A' Chailleach - 930m
Carn Sgulain - 920m
Geal Charn - 889m

Sunday 4th November 2012

Weather/Conditions: Low key morning to start with, breaking out into a sunset on Carn Sgulain. Really stunning conditions, so went back over A' Chailleach and to see "the settling" over Geal Charn - added just so we could stay high for longer.
Distance/Ascent/Time: 16.7km / 900m / 6h 15m
Accompanying: The club: Julia, Andrew, James, Dougie, Struan, Craig

A' Chailleach and Carn Sgulain make up two high points on the Monadhliath plateau, perhaps the most anonymous of the high uplands of Scotland. These two Munro summits lie on the southern periphery above the town of Newtonmore. The previous day, Struan and I had been at Strathfarrar to meet the club in Aviemore. This morning, the group consensus was to head to the Monadhliath. We parked up in Glen Banchor, set on A' Chailleach and beyond.

It was a funny morning, quite overcast, and I admit a touch uninspiring. But the craic was good! A' Chailleach relented in time, but I always find it quite a hard hill because of all the heather leading to it's summit slopes. I imagine the Monadhliath would be quite incredible on skis and under a thick cover of snow.

The mist was generally down, the hills and sky white in sympathy. We headed for Carn Sgulain, down into the little cutting between the two and out again. Along the way I think we realised we were traversing too far left, and cut across the upper slopes to gain the summit of this Munro.

The going to this point was fairly ordinary, not a lot to say about the land or light. But it was on the summit of Carn Sgulain that the mist started to glow a little. I got excited, as I always do when this happens. It often means we're about to get a clearing which after the confines of a misted mountainside is always spectacular.

Suddenly the sun burst into life, and instead of descending under A' Chailleach to the car (as had been the plan) we elected to head back over A' Chailleach. From the river between the two, I shot ahead, walking at full pace, mainly out of exhilaration at the turn the weather had taken.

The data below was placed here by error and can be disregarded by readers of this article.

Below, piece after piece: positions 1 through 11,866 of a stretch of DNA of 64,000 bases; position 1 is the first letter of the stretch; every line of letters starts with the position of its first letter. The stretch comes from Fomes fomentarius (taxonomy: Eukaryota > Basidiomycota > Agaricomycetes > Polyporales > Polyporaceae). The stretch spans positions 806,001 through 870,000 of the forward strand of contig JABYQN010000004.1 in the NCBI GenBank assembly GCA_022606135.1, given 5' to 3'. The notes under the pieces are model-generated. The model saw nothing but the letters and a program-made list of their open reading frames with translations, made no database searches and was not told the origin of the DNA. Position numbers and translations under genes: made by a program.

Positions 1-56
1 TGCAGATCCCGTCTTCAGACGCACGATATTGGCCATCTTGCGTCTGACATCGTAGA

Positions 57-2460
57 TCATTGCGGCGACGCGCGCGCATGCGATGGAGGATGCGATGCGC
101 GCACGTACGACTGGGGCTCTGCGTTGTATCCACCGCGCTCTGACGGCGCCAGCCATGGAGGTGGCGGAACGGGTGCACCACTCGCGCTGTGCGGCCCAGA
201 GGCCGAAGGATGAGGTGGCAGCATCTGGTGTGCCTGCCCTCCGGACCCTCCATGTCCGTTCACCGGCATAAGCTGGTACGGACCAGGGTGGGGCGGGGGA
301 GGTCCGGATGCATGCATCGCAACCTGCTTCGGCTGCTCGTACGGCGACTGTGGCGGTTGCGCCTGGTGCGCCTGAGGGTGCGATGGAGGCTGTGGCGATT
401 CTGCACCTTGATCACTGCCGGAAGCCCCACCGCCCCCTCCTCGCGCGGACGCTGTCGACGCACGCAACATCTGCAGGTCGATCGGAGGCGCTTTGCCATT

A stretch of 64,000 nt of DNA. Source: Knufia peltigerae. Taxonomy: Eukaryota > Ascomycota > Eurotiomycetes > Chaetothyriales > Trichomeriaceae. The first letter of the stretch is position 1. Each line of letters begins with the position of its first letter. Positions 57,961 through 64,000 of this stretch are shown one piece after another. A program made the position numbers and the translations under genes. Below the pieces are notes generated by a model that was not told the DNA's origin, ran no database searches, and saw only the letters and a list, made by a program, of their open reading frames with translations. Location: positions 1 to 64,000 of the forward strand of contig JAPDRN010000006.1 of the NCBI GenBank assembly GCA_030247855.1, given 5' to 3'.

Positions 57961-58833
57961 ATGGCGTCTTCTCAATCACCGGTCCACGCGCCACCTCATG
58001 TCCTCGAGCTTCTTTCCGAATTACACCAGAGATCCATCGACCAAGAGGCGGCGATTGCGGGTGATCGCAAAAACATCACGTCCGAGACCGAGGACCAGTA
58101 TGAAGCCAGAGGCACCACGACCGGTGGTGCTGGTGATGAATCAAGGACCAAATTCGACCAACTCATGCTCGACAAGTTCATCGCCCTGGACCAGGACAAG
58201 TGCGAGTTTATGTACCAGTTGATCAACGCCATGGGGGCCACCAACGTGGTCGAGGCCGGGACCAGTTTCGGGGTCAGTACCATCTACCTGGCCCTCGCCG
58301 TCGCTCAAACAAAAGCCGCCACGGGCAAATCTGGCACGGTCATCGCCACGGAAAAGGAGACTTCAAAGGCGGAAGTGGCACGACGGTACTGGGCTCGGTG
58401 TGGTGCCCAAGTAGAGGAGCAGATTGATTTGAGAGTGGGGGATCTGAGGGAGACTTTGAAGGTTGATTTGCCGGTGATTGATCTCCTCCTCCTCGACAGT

It's difficult to explain why the mountains give me such feelings of peace and well being. But on A' Chailleach these feelings were in full flow, and to add to the evening further, we headed to Geal Charn, a subsidiary top of A' Chailleach. Plodding over snow-covered in golden sunlight was a joy, and we reached the cairn as the sun notably dipped.

The mood in the party, I felt, was one of profound peace, and we had great conversations about what the hills mean to us while descending in the failing light of the day. We stopped by the A' Chailleach bothy too, which has some interesting (old!) engravings.

The drive home was something of an entirely forgettable anticlimax, but the evening had been stunning and lives in the memory well.

360° Panoramas

A' Chailleach

Geal Charn
Times (Time relative to 0.00)
(0.00) 9.45am Glen Banchor parking
(2.15) 12.00pm A' Chailleach
(3.00) 12.45pm Carn Sgulain
(3.50) 1.35pm A' Chailleach
(4.25) 2.10pm Geal Charn
(6.15) 4.00pm Glen Banchor parking

Written: 2015-08-07